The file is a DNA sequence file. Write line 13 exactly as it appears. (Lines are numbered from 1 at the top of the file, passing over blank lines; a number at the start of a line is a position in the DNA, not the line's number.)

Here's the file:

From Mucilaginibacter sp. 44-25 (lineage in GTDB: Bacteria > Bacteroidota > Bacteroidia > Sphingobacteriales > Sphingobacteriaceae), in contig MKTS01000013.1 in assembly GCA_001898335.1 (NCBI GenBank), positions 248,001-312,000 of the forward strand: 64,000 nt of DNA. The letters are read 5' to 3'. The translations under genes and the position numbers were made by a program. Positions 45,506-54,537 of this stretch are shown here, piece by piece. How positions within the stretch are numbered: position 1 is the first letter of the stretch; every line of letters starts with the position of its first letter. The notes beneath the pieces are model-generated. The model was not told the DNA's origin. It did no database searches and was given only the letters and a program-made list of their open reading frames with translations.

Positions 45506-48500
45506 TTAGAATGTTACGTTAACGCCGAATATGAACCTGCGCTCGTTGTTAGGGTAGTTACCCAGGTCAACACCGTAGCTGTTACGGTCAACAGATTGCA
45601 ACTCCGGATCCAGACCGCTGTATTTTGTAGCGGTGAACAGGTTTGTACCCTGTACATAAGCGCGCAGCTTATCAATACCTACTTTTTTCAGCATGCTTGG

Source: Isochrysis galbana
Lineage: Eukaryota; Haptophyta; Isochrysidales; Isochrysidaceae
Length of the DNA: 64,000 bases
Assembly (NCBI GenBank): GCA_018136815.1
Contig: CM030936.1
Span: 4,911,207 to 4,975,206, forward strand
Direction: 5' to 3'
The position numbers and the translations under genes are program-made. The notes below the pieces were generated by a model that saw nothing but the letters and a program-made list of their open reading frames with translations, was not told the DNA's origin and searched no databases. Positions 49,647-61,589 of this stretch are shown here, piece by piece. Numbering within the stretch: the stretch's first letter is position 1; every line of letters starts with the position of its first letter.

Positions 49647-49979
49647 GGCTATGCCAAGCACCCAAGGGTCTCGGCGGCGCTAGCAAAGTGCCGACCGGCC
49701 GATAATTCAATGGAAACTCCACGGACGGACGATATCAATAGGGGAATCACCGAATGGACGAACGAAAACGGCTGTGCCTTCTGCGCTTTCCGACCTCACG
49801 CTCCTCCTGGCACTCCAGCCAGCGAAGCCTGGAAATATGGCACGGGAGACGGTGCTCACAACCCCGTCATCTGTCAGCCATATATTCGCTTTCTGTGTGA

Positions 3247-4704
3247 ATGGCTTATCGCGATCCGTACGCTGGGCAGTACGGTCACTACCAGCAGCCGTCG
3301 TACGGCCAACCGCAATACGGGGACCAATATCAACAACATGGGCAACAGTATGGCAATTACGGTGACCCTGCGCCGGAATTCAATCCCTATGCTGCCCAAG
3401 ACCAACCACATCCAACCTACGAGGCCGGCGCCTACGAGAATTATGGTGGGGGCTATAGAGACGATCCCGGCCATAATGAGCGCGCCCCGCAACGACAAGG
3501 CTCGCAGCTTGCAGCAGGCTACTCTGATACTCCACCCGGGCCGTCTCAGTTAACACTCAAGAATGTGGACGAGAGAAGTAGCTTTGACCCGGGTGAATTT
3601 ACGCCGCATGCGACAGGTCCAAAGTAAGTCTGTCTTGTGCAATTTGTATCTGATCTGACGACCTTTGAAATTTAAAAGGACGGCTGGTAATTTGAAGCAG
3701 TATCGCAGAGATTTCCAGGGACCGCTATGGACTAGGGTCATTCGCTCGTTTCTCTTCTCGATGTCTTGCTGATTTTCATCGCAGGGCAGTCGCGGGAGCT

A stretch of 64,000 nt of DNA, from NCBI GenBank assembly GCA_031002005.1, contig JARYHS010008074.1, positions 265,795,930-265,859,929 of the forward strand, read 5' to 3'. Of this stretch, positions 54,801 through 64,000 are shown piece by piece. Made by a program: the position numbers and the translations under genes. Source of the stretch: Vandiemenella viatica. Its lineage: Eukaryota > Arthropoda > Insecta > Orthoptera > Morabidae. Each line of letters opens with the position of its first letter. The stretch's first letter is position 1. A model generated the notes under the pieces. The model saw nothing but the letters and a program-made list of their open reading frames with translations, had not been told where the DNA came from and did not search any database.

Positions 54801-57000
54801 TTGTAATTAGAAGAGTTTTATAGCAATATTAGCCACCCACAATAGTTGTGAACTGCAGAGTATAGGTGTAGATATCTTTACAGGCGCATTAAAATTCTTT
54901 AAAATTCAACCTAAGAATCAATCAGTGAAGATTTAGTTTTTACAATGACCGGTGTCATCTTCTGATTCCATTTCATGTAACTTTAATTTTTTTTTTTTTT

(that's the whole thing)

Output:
Positions 49647-49979